We parked nearby and stopped off at the nearby church hall for tea and a cake before completing a 6 mile walk out into the countryside which took us through woods, across fields and dams, around reservoirs and along quiet country lanes.
Built in 1540 by Richard Pilkington, Lord of the Manor, Rivington Church was consecrated on the 11th October 1541 by the Bishop of Chester, Dr Bird. The church is thought to be built on the site of a former place of worship from the 13th century.
In 1566 the church was granted a charter by Elizabeth I. The charter decreed that the building should be used for sacrements and gave the people the right to choose their own minister. The original chest that held the document is still in the church but the charter is now kept at Rivington and Blackrod High School.
The church had a major rebuild in 1666 and the roof was restored in the 1800's.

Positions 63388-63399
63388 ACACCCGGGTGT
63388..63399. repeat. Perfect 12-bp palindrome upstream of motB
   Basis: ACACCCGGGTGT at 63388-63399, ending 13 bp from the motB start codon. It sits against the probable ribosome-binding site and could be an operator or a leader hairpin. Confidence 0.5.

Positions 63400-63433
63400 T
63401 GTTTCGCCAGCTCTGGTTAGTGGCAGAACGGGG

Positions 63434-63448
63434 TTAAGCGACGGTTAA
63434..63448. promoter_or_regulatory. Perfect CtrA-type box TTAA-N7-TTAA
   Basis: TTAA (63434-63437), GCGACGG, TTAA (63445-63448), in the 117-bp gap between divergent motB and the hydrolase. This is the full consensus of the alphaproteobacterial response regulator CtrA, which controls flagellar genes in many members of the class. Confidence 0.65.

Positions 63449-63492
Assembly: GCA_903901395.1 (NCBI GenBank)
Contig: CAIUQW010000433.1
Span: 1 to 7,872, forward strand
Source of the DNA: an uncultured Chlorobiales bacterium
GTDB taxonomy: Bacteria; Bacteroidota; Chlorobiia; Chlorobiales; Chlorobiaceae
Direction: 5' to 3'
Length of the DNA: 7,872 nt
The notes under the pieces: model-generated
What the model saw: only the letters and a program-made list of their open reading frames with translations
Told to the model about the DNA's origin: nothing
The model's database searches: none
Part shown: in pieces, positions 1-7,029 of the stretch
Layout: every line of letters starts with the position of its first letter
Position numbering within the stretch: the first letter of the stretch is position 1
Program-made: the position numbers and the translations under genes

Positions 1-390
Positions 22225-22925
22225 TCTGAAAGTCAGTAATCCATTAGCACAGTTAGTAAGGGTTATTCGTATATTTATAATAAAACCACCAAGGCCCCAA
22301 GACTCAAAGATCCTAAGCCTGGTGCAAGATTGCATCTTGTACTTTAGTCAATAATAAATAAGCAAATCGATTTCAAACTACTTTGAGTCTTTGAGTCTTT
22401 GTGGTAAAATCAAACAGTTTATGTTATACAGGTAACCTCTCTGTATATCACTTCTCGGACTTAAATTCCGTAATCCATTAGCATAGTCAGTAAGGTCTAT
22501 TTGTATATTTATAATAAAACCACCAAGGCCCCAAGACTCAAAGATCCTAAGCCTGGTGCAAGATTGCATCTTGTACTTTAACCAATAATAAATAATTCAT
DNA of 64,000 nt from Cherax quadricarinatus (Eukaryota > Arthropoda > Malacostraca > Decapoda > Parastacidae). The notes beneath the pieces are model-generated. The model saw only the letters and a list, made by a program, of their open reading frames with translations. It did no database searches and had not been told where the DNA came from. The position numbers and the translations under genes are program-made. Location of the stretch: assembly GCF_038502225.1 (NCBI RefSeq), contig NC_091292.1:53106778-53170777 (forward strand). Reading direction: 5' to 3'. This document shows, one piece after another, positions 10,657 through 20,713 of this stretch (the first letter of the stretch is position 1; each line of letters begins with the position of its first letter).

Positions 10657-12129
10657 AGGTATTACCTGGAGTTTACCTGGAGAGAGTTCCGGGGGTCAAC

In 1832 the church was badly damaged by an arsonist and in 1923 electric lighting was installed in the church.
The earliest reference to a church on this site is in a deed of 1280 mentioning three acres of "terra ecclesiastical" in Rivington. A Saxon font, found locally is housed in the church. When repairs were carried out to the flooring, the foundations of an earlier building were discovered which were possibly Saxon in origin.
The church is built of irregularly coursed sandstone. It is quite a small building with windows on each side. The nave is 55 feet 6 inches in length by 27 feet 6 inches in width and the chancel, 13 feet 6 inches by 15 feet 6 inches. There is a 19th century gabled porch between the centre and western windows on the south side and a modern vestry on north side. The west gable wall has an elliptical-headed doorway and there is an octagonal bell turret with square base and a conical roof. The roof is covered with green slates and finished with overhanging eaves.
The earliest visible gravestone in the churchyard is dated 1616.